After spending more recovery-time at Laketown, the treasure-seekers proceed on to the Lonely Mountain. They locate the place where the secret entrance must be, but are unable to open it. As they sit despondent on the stoop, a thrush knocks at the snails on a nearby stone. Bilbo looks up to see the last rays of the Sun of Durin's Day shining on the cliff wall and magically revealing the lockhole for the secret door (as was foretold by moon letters upon the company's map). Bilbo twice goes down to meet Smaug, who sleeps deep in the mountain on an enormous pile of treasure. The hobbit makes off with a large handled cup and learns that the dragon has a bare patch on his left chest. The enraged dragon, while very puzzled by the existence of Bilbo, does correctly deduce that the Company received help from the people of Laketown and sets out to destroy the community. However, the thrush was no ordinary bird, but one of an ancient race with whom the men of the lake could communicate, and it overhears Bilbo's report to the dwarves about Smaug's weak point. As the dragon ravages Laketown, the thrush conveys this information to one Bard the Bowman, who dispatches the dragon with a heirloom of his family, a dwarf-made arrow. When Smaug does not return, the dwarves take possession of the Mountain and its treasure. While scouting the dragon's lair, Bilbo finds the prized Arkenstone and tucks it away in his possessions.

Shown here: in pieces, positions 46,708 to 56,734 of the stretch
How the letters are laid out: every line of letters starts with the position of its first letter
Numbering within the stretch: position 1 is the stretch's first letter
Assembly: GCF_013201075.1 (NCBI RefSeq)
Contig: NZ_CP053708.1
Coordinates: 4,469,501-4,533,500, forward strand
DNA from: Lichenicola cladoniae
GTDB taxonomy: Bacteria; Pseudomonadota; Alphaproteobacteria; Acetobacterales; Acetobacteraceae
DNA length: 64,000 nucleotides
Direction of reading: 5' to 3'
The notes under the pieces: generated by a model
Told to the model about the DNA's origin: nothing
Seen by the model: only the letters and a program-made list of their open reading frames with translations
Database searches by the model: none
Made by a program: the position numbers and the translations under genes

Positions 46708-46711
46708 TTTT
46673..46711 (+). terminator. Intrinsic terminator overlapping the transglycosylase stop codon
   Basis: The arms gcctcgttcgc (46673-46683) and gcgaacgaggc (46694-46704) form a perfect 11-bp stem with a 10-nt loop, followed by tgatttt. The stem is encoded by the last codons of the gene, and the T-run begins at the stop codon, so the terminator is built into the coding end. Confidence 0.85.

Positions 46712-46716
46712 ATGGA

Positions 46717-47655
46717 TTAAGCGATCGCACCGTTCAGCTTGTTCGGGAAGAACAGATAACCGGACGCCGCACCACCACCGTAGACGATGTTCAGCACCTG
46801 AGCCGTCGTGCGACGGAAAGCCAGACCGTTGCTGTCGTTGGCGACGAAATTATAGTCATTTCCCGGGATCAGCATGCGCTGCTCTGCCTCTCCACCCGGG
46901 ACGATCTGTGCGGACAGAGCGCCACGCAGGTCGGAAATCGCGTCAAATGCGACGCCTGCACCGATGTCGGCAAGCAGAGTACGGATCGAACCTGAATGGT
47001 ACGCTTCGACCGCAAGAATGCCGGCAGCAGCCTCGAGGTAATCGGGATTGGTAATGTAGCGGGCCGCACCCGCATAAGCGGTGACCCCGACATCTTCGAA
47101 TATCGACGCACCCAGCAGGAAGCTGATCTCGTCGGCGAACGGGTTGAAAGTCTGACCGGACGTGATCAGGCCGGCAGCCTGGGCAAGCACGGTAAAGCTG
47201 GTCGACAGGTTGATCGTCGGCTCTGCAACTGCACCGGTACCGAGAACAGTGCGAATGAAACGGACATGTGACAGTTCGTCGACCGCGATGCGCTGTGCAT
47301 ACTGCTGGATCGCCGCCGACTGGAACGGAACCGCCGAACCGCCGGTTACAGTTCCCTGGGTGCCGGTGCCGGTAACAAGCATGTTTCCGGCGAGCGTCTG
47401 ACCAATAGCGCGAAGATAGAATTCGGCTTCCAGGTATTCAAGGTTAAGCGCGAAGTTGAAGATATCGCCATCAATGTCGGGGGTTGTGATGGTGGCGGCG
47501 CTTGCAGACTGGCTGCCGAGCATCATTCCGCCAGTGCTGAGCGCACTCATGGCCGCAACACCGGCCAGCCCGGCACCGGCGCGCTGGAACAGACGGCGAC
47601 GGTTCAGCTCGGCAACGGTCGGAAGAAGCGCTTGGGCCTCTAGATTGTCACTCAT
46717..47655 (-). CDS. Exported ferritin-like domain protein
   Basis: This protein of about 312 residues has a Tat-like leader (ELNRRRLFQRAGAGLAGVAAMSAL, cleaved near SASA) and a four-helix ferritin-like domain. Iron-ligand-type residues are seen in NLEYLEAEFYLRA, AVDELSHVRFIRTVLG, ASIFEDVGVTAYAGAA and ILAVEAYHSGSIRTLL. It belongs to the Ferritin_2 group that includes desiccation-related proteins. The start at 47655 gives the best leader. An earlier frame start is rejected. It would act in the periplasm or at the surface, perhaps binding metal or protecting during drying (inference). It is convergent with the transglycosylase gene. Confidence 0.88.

The citizens of Laketown arrive at the Mountain to make historical claims and demand compensation for the help they had rendered, as well as reparations for the damage Smaug inflicted during his attack. They are joined by the Elves, who also demand a share based on historical claims. Thorin refuses all negotiations and summons his kin from the north to strengthen his position. Bilbo attempts to use the Arkenstone as ransom to head off a war, but the various parties are intransigent. Thorin expels Bilbo from the Mountain and a fight seems inevitable.

But suddenly Gandalf is standing on the battlefield, warning the various leaders that a new more dire threat has appeared: an army of Goblins and Wargs has come from the Misty Mountains. The dwarves, humans and elves immediately put aside their differences, and a bitter battle ensues, named the Battle of Five Armies. Losses are heavy on all sides, but with the timely arrival and assistance of the Giant Eagles and Beorn, the anti-Goblin forces prevail. Thorin is among the casualties, but he lives long enough to part from Bilbo as friends. The treasure is apportioned fairly, but Bilbo refuses most of his contracted share of the riches, having no need for it and no way to get it home if he did; he nevertheless takes enough with him to make himself a wealthy hobbit and live happily thereafter.


Joining The Hobbit to The Lord of the Rings[edit]

In the first edition, Gollum willingly bets his magic ring on the outcome of the riddle game. During the writing of The Lord of the Rings Tolkien saw the need to revise this passage, in order to reflect his new concept of the One Ring and its powerful hold on Gollum. Tolkien tried many different passages in the chapter that would become chapter 2 of the Lord of the Rings, "The Shadow of the Past". Eventually Tolkien decided a rewrite of The Hobbit was in order, and he sent a sample chapter of this rewrite ("Riddles in the Dark") to his publishers. Initially he heard nothing further, but when he was sent galley proofs of a new edition he learned to his surprise the new chapter had been incorporated as the result of a misunderstanding.

In the introduction of The Lord of the Rings, as well as inside "The Shadow of the Past", the differences of the first edition are explained as a "l